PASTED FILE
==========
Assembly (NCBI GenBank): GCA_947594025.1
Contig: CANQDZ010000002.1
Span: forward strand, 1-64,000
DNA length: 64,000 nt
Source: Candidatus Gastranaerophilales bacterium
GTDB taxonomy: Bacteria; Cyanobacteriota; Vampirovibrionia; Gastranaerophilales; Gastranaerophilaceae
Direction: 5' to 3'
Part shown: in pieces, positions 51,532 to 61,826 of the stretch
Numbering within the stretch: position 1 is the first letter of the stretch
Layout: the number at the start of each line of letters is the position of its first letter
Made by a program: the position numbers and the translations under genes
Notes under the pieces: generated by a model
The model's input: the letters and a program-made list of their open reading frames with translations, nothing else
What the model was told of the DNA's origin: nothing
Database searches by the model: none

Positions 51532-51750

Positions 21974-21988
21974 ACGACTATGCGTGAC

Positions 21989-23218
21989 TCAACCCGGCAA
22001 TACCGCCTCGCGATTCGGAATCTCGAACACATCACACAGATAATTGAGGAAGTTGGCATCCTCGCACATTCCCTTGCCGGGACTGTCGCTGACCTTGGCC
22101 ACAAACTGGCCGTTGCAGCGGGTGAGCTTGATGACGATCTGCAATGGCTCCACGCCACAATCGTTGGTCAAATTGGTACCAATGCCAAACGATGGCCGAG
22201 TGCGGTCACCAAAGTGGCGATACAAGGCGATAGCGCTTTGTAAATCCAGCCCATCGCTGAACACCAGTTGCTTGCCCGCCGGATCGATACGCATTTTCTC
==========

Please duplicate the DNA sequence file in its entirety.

Assembly (NCBI GenBank): GCA_947594025.1
Contig: CANQDZ010000002.1
Span: forward strand, 1-64,000
DNA length: 64,000 nt
Source: Candidatus Gastranaerophilales bacterium
GTDB taxonomy: Bacteria; Cyanobacteriota; Vampirovibrionia; Gastranaerophilales; Gastranaerophilaceae
Direction: 5' to 3'
Part shown: in pieces, positions 51,532 to 61,826 of the stretch
Numbering within the stretch: position 1 is the first letter of the stretch
Layout: the number at the start of each line of letters is the position of its first letter
Made by a program: the position numbers and the translations under genes
Notes under the pieces: generated by a model
The model's input: the letters and a program-made list of their open reading frames with translations, nothing else
What the model was told of the DNA's origin: nothing
Database searches by the model: none

Positions 51532-51750

Positions 21974-21988
21974 ACGACTATGCGTGAC

Positions 21989-23218
21989 TCAACCCGGCAA
22001 TACCGCCTCGCGATTCGGAATCTCGAACACATCACACAGATAATTGAGGAAGTTGGCATCCTCGCACATTCCCTTGCCGGGACTGTCGCTGACCTTGGCC
22101 ACAAACTGGCCGTTGCAGCGGGTGAGCTTGATGACGATCTGCAATGGCTCCACGCCACAATCGTTGGTCAAATTGGTACCAATGCCAAACGATGGCCGAG
22201 TGCGGTCACCAAAGTGGCGATACAAGGCGATAGCGCTTTGTAAATCCAGCCCATCGCTGAACACCAGTTGCTTGCCCGCCGGATCGATACGCATTTTCTC